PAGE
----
It was a pretty normal morning.
Our three children and I were wading through a close-by stream, searching for little creatures. We were quite the sight – large rubber boots, nets, and nature jars in our hands. But we had success – a toad – croaking loudly.
As we emerged from a treed space, I noticed a large group of children of all ages lined at the edge of the water. “Must be a homeschool group” was my first assumption – I’d never seen children here during a school day. Our children are always the only kids in the creek. Upon asking a young blond boy, I was pleasantly surprised to find out they were from a local alternative school.
“HEY! What ‘cha doin’ in there?” another boy hollered. Children were everywhere, crouched at the side of this glistening stream.
“We’re catching toads!” our son calls back.
As we come out of the water, teacher’s eyes wide (I’m certain they thought I was crazy), the school kids ooooh and ahhh at the sight of the brown toad.
“WOW!!! A FROG!” exclaims an older boy in a jump suit.
“No, a toad,” corrects a short boy in glasses. “Is it poison?”
The children circle us begging to see the poor frightened creature. Our daughter holds him out and I’m blown away by the shock and awe of these sweet children as they push closer to the croaking wonder.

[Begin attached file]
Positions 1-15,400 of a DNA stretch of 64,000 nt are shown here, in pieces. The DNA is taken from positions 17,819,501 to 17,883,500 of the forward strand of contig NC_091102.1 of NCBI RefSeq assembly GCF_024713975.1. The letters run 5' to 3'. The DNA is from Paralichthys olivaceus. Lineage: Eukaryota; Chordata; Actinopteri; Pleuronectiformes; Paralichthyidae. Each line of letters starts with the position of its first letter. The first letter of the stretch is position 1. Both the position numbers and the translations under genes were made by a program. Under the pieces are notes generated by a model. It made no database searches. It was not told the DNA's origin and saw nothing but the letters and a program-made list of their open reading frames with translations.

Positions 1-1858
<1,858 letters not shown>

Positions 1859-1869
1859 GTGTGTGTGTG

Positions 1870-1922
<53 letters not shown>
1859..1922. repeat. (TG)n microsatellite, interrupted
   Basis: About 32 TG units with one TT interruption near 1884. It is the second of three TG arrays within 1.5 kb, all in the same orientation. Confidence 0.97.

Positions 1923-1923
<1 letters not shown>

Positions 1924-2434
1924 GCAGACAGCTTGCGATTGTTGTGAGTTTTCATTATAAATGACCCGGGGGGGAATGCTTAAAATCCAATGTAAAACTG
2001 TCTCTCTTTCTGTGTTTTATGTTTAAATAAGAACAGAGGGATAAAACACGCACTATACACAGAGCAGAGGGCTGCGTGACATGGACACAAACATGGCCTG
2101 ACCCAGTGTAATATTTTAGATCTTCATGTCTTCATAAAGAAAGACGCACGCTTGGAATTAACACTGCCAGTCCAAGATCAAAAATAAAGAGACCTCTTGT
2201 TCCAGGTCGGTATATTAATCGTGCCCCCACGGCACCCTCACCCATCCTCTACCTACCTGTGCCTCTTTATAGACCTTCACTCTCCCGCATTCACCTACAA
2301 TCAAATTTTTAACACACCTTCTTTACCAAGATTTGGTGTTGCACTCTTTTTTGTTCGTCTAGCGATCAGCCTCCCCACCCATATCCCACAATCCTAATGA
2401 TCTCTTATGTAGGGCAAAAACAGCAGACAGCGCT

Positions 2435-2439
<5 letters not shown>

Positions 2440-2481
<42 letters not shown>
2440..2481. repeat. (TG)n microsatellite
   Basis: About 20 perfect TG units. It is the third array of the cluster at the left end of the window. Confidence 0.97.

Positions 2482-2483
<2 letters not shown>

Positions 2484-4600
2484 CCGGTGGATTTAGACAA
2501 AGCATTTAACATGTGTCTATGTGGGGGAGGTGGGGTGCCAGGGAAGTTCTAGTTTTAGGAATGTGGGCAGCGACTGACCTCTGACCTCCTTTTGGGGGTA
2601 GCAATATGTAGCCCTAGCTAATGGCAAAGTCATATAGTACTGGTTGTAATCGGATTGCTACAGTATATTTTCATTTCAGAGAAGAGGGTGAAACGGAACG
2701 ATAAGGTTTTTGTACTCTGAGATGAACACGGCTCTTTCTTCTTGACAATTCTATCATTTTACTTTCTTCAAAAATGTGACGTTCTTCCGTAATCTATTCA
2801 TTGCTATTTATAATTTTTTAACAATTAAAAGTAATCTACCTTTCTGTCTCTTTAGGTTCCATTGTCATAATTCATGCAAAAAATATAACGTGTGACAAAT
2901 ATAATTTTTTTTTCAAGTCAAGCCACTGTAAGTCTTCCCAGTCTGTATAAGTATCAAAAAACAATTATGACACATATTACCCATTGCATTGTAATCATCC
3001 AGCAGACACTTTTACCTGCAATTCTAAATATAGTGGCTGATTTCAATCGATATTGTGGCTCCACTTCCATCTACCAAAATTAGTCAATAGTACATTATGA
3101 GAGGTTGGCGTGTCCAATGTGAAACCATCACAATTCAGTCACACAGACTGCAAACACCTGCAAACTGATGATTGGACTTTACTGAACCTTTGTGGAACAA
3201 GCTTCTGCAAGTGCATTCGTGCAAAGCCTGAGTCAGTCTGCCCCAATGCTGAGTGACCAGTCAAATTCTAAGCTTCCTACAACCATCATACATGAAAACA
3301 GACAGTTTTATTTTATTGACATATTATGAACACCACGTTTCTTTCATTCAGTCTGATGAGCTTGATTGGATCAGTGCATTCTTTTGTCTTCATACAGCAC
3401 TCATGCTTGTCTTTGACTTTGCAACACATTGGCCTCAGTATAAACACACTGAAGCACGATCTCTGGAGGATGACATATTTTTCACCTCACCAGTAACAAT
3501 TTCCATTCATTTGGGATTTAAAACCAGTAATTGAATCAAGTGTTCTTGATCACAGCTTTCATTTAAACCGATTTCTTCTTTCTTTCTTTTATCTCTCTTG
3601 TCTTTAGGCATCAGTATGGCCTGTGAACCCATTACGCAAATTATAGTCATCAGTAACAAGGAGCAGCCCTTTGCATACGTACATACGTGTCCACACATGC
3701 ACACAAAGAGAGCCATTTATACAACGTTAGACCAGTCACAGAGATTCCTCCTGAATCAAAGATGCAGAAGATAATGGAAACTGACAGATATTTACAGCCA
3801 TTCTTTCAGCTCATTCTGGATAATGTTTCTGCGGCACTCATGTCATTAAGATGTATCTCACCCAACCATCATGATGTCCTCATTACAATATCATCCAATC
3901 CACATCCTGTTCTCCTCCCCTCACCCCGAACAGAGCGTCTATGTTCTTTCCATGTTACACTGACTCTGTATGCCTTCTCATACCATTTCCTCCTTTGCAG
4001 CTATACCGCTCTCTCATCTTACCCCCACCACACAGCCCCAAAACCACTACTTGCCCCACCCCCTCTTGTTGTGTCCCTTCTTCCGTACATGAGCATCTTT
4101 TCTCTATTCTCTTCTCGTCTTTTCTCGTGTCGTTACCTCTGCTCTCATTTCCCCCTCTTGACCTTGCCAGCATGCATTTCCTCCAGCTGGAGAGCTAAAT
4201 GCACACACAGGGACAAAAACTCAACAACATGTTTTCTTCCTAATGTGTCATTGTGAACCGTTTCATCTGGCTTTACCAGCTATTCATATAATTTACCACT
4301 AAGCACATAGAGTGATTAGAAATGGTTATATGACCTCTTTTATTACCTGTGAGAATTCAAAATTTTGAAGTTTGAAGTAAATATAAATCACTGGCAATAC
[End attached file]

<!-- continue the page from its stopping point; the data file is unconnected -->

“No… it’s not poisonous,” she assures as she smiles at me.
“We love catching frogs and toads!” I offer. “But we always put them back in their natural habitat.”
My seven-year-old son chimes in. “We do this every morning.”
A little symphony of “Ah, you’re so lucky…” and “Ohhh, that’s AWESOME!” pipes up. I can’t help but grin. Yes, we are lucky.
“Ms. Smith, can we go in?! Can we go in the stream like them?!” a little girl shouts.
“No, hun. They have boots on, you’re all wearing running shoes. We’re not prepared for that.”
Seems logical. The kids hunch at the water’s edge, staring longingly.
I sit across the park with my three under a large Weeping Willow and eat Watermelon and Tuna Sandwiches. As we mount our bikes and start the ride home, we pass over the bridge of the stream.
My heart leaps.
Children in the water. Children everywhere in the water. Shoes and socks are strewn all over the grassy field. Little girls giggle. Boys search fearlessly for creatures. Teachers laugh and shake their heads at the rocky edge, helpless to stop this little rebellion. I wave and smile, my soul tickled deep within.
Well, well. Looks like we started a little movement. Children immersed in the beauty of creation – nothing holding them back – not dirt, not slippery pebbles, not bare feet. This is the image of bliss.
I take a mental photograph as we glide past, breathing in the laughter as we go.